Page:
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The link between DomesticViolence SexualAbuse,Addiction, Mental health & Race

This year as part of my work in spreading awareness on Domestic violence and the impact of Covid19 on survivors of abuse, I acquired insight on another contributor to the abuse pandemic- one which has been around long before the Covid19 and sadly will linger on long afterward.

Substance abuse refers to the harmful or hazardous use of psychoactive substances, including alcohol and illicit drugs. Psychoactive substance use can lead to dependence syndrome – a behavioral, cognitive, and physiological phenomena which develops after repeated substance use due to a strong desire to take a drug.

Difficulties in controlling use, persisting in usage despite harmful consequences, a higher priority given to drug use than to other activities and obligations, increased tolerance, and sometimes a physical withdrawal state are some of the effects of substance abuse.

Most of us probably know of someone struggling with some type of substance abuse. Usually we connect substance abuse with celebrities and the homeless.

Substance abuse is a disease, and diseases don’t discriminate, instead it transcends gender, age, social and economic backgrounds.

People get addicted to drugs for a number of reasons many of which have underlying issues such as trauma, living in a negative environment, inheriting addiction genes or undergoing great deals of stress. But did you know that substance abuse is prevalent among victims of domestic and sexual abuse? Victims of domestic & sexual abuse turn to drugs and alcohol as a coping mechanism to hide their mental & emotional pain, as a result they are more likely to have a substance abuse problem than those who are in non – violent relationships. Furthermore, many individuals who develop substance abuse are also diagnosed with mental disorders, and vice versa. Any kind of frequent and extremely high level of mistreatment towards an individual is quite stressful, something which can be the culprit for the development of addiction as traumatic experiences significantly increase one’s likelihood of abusing alcohol or drugs.

Covid19 has emphasized the crossroad of domestic & sexual abuse, substance abuse, mental illness, suicide and the cycle created from trauma by racism and violence. We all know of the barriers which prevents victims of domestic & sexual abuse from speaking out- Shame, Stigma, Guilt, Fear of not being believed and its repercussions. Barriers which also hold true for Substance abuse victims & those needing mental health aid.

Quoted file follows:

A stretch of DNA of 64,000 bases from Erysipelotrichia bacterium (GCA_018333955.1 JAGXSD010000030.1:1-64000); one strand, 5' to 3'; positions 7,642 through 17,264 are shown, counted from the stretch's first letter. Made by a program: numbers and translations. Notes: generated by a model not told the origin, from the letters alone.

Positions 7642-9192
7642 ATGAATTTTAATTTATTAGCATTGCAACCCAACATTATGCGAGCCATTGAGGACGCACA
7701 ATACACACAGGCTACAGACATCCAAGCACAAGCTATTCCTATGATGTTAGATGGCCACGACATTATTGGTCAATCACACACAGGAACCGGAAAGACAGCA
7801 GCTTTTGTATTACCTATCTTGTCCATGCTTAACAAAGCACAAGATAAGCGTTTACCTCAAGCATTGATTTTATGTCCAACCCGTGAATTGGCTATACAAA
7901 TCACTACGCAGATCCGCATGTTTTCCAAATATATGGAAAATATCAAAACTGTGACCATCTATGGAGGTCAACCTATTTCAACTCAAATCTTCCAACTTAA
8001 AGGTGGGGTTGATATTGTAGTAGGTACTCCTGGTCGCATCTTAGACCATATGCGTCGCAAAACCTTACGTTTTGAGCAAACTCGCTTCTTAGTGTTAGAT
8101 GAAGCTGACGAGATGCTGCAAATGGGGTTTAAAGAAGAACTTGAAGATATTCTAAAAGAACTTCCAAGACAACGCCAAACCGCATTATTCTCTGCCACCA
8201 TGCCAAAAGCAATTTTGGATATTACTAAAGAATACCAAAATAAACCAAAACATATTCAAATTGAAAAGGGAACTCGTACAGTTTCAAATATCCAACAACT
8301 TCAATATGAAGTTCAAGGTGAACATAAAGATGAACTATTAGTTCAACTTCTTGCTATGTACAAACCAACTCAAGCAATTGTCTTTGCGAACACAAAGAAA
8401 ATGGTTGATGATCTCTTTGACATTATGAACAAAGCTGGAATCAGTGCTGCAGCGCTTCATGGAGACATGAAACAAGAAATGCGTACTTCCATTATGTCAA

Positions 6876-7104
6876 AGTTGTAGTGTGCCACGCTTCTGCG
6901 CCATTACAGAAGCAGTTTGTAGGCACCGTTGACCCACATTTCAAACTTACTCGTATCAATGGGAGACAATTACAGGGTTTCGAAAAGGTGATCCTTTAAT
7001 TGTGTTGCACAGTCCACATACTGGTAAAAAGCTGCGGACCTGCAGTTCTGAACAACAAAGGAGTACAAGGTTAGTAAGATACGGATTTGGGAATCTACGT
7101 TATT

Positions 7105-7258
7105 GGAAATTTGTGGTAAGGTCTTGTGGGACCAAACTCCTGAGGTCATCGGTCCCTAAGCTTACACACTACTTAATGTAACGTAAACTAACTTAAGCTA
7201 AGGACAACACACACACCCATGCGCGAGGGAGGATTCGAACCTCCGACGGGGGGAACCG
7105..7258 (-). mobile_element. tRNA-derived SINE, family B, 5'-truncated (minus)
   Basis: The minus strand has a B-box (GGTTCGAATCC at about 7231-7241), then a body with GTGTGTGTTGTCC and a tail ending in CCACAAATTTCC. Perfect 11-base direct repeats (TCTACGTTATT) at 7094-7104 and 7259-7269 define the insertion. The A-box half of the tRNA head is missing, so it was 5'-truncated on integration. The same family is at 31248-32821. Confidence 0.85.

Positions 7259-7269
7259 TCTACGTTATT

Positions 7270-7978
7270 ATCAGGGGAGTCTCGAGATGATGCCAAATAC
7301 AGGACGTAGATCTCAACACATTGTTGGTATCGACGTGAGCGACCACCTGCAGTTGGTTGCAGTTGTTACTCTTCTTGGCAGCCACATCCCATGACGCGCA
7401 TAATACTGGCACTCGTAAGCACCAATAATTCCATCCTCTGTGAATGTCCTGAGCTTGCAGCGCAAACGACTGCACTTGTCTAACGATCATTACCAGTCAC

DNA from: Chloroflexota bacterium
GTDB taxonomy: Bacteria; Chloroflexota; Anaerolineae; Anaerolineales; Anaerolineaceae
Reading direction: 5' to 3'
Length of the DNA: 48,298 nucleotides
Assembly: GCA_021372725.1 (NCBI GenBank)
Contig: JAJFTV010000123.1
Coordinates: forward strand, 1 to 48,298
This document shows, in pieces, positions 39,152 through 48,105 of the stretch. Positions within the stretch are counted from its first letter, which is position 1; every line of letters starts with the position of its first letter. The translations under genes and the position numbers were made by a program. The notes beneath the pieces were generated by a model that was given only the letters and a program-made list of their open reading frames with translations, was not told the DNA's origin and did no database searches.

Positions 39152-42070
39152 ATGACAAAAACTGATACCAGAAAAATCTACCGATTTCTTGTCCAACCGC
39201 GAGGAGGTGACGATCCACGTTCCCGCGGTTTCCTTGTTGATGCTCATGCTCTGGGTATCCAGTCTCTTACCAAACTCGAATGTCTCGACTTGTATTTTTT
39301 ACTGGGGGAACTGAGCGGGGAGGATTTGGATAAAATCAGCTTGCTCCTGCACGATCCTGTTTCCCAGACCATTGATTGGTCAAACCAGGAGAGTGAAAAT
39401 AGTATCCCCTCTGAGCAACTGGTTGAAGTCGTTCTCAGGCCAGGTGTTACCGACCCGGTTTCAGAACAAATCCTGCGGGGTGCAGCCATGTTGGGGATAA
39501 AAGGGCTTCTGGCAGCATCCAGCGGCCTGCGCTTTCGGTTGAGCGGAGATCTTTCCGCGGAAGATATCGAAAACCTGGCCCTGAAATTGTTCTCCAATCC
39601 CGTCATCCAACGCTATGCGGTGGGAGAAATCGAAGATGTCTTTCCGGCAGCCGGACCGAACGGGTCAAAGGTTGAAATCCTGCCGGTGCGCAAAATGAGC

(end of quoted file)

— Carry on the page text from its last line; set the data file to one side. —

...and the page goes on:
The recent reckoning of police violence and systematic racism in our country makes the decision to seek help even more difficult –

Law enforcement agencies, brazen & shameless enough, are blatantly threatening to or have already severed ties with domestic violence programs who openly display support for

the BLACK LIVES MATTER movement. Seeing it as a political statement instead of what it was meant to be- a showing of support and safety for communities of color. The disheartening part of this behavior is that while these law enforcement agencies are focusing on sticking it to the DVPrograms, they have now become abusers & bullies themselves- by cutting their funding, they neglect to realize that they are also affecting the very people who need the promise of the oath law enforcements agencies took – To protect and serve.., putting those who are in the most need of resources, safety and shelter without the help they need. Sometimes it is a matter of life and death.

it baffles me that in our present climate be it Politically, Medically, Socially – our core values reflect the level of selfishness, and lack of regard for our fellow human life. Have we really lost our sense of humanity & human decency? It’s important to be knowledgeable on abuse & afflictions like substance abuse and their relationship to mental illnesses. This can afford the ability to help those who are victims of such conditions find quality treatment and achieve better quality of life.

If you or someone you know is struggling with substance abuse & domestic violence please use the resources listed below. There is no need to feel shame or guilt, & always remember you are not alone on your journey. Wishing you Health & Happiness.

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